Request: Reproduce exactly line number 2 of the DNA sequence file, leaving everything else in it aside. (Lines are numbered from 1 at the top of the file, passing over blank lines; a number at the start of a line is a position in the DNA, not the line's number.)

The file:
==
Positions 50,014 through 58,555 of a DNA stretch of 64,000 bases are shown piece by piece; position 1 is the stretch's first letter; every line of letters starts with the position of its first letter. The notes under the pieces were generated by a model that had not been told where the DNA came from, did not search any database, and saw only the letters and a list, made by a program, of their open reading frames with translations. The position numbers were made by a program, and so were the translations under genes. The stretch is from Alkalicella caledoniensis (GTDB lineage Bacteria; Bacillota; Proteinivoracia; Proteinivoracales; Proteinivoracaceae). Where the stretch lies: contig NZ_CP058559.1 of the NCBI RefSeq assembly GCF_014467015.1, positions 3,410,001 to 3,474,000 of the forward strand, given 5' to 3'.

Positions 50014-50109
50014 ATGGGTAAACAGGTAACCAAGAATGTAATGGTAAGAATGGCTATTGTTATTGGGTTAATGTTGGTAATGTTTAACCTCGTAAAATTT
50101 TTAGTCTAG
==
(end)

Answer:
Positions 50014-50109